Wednesday, 19 December 2012

I refuse to be a victim!

So once again a brutal rape has left the country and its capital enraged. There are protest, marches and discussions in the assembly. And as I write this post I receive an e-mail which says, "Sign the petition to tell the President to stop rape NOW!"

Now, I am sure that the honorary President of India has never raped or even thought of doing something like that. So how do I tell him to stop something which he never started in the first place. I have signed many such petitions and to be honest I have never seen any change. A sign will not change the mindset of the rapist because he hasn't been a rapist all his life. It's that one moment of madness that turns him into an animal, at that very moment he forgets all the reason and logic. He forgets that the person in front of him is not just a walking talking vagina but in fact is a human. And if you keep that in mind every man is a potential rapist.

I know I will be called a feminist, a man hater for making this statement but I honestly believe that every man is a potential rapist. Some men have successfully suppressed the ferocious animal in them and some are still trying. Most of them haven't tried at all hence we hear about rapes so often. If you do not believe me try walking on a road full of men, out of 15 12 will stare at you or rather your boobs and at least 5 will walk close to you so that their hand brushes against some part of your body. And these are not uneducated, rowdy men, they are well dressed family guys working in a corporate house, raping you with just their eyes.

So how do we tell them to stop raping us? We sign petitions, hold protests, tweet incessantly about how sad this whole situation is and then we go back to our business as the news die down? No, we won't do the same old bullshit this time. This time we will decide to fight it on our own. We will carry our protection with us in a form of a sharp object. And we'll attack the oppressor where it'll hurt him the most. Yes, I mean physically.

Let's plan a direct attack where every woman protects herself. Let's stop rape. Let's refuse to be a victim!

Monday, 10 December 2012


I am writing this note sitting beside a lake in Bhandardara, a sleepy Hamlet set in the midst of Sahyadri mountains in Maharashtra. It's so quiet in here that I can hear the sound of silence, the sound of wind passing through the branches, the sound of birds, the sound of oar (chappu) cutting through the water; I can hear all that. The continuous traffic snarls and construction sounds have not made my ears insensitive yet. I can listen to the sound of life.

I am sitting here away from the busy city, away from Bombay, away from the world of chaos, the world of FB and Twitter to make sure that somebody else's thoughts do not fog my mind.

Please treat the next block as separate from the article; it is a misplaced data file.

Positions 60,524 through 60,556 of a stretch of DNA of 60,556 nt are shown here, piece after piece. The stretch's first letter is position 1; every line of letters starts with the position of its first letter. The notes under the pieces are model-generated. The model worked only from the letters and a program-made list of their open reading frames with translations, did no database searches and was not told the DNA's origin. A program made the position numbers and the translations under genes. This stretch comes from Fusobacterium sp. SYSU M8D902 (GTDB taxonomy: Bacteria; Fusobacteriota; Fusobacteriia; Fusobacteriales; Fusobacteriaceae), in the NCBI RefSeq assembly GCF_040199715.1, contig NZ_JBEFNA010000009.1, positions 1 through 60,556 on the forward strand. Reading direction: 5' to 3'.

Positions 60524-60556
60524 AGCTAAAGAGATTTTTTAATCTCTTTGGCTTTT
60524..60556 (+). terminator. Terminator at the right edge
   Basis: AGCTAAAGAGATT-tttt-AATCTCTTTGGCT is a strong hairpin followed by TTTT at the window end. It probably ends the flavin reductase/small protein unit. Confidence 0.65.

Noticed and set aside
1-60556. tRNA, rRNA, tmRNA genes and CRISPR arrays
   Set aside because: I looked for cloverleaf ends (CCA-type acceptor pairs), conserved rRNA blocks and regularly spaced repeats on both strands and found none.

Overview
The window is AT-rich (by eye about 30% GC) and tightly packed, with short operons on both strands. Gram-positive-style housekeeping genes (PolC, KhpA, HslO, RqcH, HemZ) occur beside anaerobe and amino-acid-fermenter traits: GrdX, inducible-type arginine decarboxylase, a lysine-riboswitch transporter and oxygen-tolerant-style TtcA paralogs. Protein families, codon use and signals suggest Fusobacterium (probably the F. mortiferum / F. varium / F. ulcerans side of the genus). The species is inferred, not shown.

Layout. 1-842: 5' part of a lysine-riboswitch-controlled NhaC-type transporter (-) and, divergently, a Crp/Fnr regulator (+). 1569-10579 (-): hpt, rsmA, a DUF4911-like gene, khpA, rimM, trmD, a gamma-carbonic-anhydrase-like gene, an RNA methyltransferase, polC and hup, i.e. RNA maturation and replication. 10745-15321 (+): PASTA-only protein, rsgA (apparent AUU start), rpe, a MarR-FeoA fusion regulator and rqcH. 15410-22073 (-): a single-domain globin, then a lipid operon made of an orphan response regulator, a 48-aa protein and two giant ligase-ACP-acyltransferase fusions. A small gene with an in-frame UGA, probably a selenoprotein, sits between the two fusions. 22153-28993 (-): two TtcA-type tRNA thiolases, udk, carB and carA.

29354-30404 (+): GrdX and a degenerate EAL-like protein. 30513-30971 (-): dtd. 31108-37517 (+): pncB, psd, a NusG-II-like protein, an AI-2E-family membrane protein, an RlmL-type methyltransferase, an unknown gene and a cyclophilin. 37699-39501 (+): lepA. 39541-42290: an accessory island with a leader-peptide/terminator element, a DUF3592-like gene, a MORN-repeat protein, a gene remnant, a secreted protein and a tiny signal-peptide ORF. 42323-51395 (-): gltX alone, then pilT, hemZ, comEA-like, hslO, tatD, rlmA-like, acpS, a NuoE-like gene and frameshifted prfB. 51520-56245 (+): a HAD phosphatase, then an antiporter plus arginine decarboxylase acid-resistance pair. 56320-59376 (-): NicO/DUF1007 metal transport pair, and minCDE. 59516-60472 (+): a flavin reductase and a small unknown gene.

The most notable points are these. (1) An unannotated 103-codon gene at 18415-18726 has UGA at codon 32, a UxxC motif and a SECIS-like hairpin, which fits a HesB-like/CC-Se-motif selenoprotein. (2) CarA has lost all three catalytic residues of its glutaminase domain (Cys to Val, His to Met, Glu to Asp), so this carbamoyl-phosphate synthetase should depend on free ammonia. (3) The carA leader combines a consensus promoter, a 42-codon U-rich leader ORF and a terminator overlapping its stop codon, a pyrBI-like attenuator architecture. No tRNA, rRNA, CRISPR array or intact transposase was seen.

I am sitting here listening to myself, listening to the sound of crickets, listening to the silence of the night.

I am sitting here looking at the single light bulb glowing in the distance, throwing its reflection on the shimmering lake.

I am sitting here in a boat in the middle of the lake, looking at the Sun rising behind a hill.

I am sitting here looking at the village slowly waking up and rising while I do nothing

I am sitting here in a tiny village thinking, why can't we take some time out from our daily life and do nothing. No site seeing, no games, no TV and no books; just nothing.

I am sitting here, thinking, scribbling on my notepad and doing nothing.

Monday, 5 November 2012

Jaane Bhi (mat) Do Yaaro

A month and a half before the 1983s cult classic was re-released by PVR, I laid my hands over Jaane Bhi Do Yaaro, the book written by Jai Arjun Singh. And, as I've said before the only thing as interesting as watching movies is to read about them. So, I bought the book to read about what went behind making this classic and I found out that Jaane Bhi Do Yaaro is a labour of love, passion and a lot of madness.

As I was reading the book the re-release was announced and it only made sense that I watch it, again but this time on a bigger screen. And I am writing this post just after watching the film, the madness, the satire and the message which is still as relevant as it was back then. This post is not a review. It's about my experiences with the film clubbed with a little trivia from Jai Arjun Singh's book. I would like to thank him for writing it and taking me closer to the film I've loved and lived.

I don't exactly remember how old I was when I first watched Jaane Bhi Do Yaaro, around 10-11 maybe. Not too old to understand the darkness of it but old enough to understand that there was something more behind that laughter and insanity. Growing up watching my dad's plays (he is a theatre actor and director in Gorakhpur) helped in a way to develop that kind of understanding. I remember when I watched the last scene I asked my dad if Sudhir and Vinod died. His explanation was that it's just metaphorical, to explain in one scene that "phansta common man he hai." I wasn't too convinced and was taken aback by the sinister hand movement of slitting throat. It was a direct, in your face statement telling us that this is the reality. The laughter and comedy is just a mask. Dad wanted an ending inspired by this for a play he was directing called  'Wey Hi'. As I remember the play, he managed to do that pretty well.